Children's health in the prehistoric southwest is a subject that a number of researchers have examined, particularly given the relative abundance of well-preserved human skeletal remains that have been excavated from the region. Most researchers, however, have addressed the question of children's health from a very local, site specific perspective rather than from a broader, southwestern perspective. For this research, I synthesized data from previously analyzed human skeletal remains in different cultural contexts (Anasazi, Mogollon, Hohokam, and Sinagua), site sizes (small and large), and time periods (AD 1 - protohistoric) to address the issue of children's health from a broader, southwestern perspective. The intent of this research is to review and discuss the main health indicators observable on human skeletal material, and to ascertain patterns of children's health through time and across cultural boundaries in the prehistoric southwest. Southwestern archaeologists have long speculated on the human biological consequences to the adoption of corn agriculture in such a potentially marginal environment. There is strong evidence that the climate in the southwest was almost always marginal for trying to subsist on corn agriculture. Palkovich (1984) states that human diet and health would have suffered in that context, going from bad to worse as the agricultural subsistence base increased in importance and use through time, inducing "endemic nutritional inadequacy" (Palkovich 1984: 436) for southwestern populations. Stodder (1990) also indicates that health problems increased through time and at larger sites as populations became more sedentary, reliance on corn agriculture became more pervasive, and the rate of infectious disease transfer would have increased. Population aggregation and the subsequent increase in site size associated with increased reliance on corn agriculture has also been cited by Walker (1985) as probable cause for increased health problems such as anemia.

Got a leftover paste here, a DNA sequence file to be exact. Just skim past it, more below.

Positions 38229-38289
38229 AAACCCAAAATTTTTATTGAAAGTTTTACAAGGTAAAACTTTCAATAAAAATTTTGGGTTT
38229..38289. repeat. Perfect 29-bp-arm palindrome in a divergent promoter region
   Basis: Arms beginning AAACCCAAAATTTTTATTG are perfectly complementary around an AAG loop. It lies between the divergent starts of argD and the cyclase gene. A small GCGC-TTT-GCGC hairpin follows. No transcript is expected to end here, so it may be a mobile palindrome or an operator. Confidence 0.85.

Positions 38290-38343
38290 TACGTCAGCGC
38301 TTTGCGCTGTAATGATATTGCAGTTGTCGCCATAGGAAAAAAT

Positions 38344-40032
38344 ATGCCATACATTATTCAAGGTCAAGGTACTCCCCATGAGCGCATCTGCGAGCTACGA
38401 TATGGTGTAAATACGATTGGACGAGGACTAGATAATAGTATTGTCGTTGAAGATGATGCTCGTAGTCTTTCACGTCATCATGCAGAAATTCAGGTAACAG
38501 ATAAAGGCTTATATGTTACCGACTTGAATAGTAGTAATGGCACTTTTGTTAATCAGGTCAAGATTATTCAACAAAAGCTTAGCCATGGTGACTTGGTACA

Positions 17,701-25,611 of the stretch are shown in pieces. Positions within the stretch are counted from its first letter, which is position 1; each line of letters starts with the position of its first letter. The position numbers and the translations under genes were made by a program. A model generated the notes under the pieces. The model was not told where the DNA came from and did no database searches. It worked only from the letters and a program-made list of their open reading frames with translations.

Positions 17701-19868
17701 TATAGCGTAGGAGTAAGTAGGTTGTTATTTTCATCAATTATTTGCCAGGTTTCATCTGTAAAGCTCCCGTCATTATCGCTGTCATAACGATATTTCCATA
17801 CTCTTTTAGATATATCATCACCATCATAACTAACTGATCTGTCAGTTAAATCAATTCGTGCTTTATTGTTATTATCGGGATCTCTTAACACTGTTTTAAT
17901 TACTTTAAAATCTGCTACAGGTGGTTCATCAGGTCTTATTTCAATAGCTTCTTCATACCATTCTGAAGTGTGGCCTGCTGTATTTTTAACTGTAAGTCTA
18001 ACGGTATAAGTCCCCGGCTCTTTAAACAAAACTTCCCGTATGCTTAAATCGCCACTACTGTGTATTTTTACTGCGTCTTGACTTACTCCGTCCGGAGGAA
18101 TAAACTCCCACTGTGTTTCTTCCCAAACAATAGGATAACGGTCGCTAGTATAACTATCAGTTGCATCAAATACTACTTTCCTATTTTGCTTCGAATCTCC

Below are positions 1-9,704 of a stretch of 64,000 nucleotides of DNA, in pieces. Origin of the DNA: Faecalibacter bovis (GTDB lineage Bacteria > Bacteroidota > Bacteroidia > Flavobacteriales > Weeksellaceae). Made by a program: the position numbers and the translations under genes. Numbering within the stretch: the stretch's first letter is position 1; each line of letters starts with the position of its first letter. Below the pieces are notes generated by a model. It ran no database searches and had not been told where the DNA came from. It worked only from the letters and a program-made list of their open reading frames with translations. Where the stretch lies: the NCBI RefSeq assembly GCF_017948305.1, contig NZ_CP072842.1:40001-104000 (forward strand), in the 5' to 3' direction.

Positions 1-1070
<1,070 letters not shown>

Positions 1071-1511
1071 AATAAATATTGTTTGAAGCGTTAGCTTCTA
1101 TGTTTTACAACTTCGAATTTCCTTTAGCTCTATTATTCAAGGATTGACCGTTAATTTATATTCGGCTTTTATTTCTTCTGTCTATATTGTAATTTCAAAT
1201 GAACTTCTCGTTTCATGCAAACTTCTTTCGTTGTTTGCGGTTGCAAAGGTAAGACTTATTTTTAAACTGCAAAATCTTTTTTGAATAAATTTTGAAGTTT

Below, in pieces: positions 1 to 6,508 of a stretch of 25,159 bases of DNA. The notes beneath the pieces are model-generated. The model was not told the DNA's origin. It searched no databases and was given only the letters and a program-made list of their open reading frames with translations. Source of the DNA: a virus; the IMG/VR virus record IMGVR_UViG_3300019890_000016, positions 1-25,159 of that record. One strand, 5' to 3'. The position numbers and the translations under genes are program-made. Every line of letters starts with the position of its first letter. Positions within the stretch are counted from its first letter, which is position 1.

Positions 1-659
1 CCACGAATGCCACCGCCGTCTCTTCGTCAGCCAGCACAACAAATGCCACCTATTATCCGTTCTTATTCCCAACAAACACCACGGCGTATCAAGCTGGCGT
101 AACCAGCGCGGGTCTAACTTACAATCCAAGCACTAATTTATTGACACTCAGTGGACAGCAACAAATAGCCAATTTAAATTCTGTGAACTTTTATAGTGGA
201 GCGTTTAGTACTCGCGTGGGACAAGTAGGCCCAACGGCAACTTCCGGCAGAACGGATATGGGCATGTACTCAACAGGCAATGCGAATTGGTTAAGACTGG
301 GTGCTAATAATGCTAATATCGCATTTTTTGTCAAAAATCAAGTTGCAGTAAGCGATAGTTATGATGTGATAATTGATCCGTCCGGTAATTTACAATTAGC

Therefore, researchers tend to believe that the health of prehistoric southwestern populations decreased through time as people became more sedentary, population became aggregated in larger sites, and people became more reliant on corn agriculture as a subsistence base. The health of children in such a setting is seen as potentially disastrous as infant mortality rates increased. This study is a synthesis of the analyzed human skeletal remains from a large number and variety of archaeological sites in the southwest. Differences in children's health status of populations through time, from small and large sites, and from different cultural affiliations are analyzed to discern potential differences in health status. The affects of these differences on children's health is particularly noted and discussed.